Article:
Verse 19

[19] The earth is utterly broken down, the earth is clean dissolved, the earth is moved exceedingly.

The earth — This is repeated again, to shew the dreadfulness and, certainty of these judgments, and to awaken the stupid Israelites.

Verse 20

[20] The earth shall reel to and fro like a drunkard, and shall be removed like a cottage; and the transgression thereof shall be heavy upon it; and it shall fall, and not rise again.

A tent — Which is easily and commonly carried from place to place.

Verse 22

[22] And they shall be gathered together, as prisoners are gathered in the pit, and shall be shut up in the prison, and after many days shall they be visited.

Gathered — By God's special providence, in order to their punishment. And thus the unbelieving Jews were generally gathered together at Jerusalem, to their solemn feast, when Titus came and besieged, and destroyed them.

Shut up — As malefactors, which are taken in several places, are usually brought to one common prison.

After — After the apostate Jews shall have been shut up in unbelief, and in great tribulations for many ages together, they shall be convinced of their sin in crucifying the Messiah, and brought home to God and Christ by true repentance.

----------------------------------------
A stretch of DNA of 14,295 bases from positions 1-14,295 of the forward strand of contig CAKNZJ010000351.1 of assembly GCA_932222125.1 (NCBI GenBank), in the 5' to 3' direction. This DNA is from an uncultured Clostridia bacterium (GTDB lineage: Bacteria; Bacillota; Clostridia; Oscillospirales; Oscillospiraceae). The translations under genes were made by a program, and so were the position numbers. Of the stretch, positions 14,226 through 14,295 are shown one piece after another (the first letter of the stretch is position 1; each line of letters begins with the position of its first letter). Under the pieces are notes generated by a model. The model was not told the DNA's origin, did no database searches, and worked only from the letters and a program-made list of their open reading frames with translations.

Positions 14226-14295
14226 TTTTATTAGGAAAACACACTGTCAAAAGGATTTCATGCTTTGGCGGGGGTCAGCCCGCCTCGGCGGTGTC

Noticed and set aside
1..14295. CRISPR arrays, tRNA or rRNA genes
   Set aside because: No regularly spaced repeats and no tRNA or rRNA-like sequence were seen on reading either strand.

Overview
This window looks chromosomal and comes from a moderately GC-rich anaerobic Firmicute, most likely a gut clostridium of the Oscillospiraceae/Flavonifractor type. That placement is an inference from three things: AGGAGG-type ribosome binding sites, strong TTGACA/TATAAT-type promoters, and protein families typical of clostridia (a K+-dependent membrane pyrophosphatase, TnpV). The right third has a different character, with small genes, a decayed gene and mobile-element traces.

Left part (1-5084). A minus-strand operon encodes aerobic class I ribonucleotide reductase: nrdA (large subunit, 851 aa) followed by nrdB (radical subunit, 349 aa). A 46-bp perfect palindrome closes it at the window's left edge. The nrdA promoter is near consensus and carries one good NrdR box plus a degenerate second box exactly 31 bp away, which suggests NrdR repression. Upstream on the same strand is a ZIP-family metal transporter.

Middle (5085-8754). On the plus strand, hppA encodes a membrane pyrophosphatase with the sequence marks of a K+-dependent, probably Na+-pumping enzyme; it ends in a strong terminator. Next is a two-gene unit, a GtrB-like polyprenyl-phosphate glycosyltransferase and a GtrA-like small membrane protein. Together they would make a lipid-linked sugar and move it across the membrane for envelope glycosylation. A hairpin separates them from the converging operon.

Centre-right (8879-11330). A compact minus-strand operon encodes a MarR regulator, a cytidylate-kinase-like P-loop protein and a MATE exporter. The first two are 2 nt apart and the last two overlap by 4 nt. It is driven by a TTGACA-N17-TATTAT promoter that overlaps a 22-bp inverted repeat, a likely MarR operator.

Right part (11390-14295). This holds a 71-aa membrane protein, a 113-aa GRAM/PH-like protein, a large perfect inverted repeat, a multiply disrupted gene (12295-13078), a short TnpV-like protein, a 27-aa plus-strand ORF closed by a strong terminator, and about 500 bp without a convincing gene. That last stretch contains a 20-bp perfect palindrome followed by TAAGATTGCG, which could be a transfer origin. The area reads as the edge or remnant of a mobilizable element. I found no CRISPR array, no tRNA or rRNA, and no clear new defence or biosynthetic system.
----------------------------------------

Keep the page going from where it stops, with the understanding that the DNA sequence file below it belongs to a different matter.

Verse 23

[23] Then the moon shall be confounded, and the sun ashamed, when the LORD of hosts shall reign in mount Zion, and in Jerusalem, and before his ancients gloriously.

The sun — All earthly powers and glories shall be obscured with the far greater splendor of Christ, the king of kings, at whose feet even the kings of the earth shall fall down and worship.

The Lord — The Messiah, who, tho' man, yet is also God, and the Lord of hosts.

Shall reign — Shall come in the flesh, and set up his kingdom, first in Jerusalem, and afterward in all other nations.

Before — Before his ministers, who are in some sort the courtiers of the King of Glory. But the ancients are here put for the whole church, in whose name and for whose service they act.

── John WesleyExplanatory Notes on Isaiah


24 Chapter 24


Verses 1-23

Verses 1-5

Isaiah 24:1-5

Behold, the Lord maketh the earth empty

“The earth,”

“The earth,” not the “land” (R.. marg.) of Judah or Palestine. “The prophecy leaps far beyond all particular or national conditions.” (J. Skinner, D. D.)

The sources and consequences of anarchy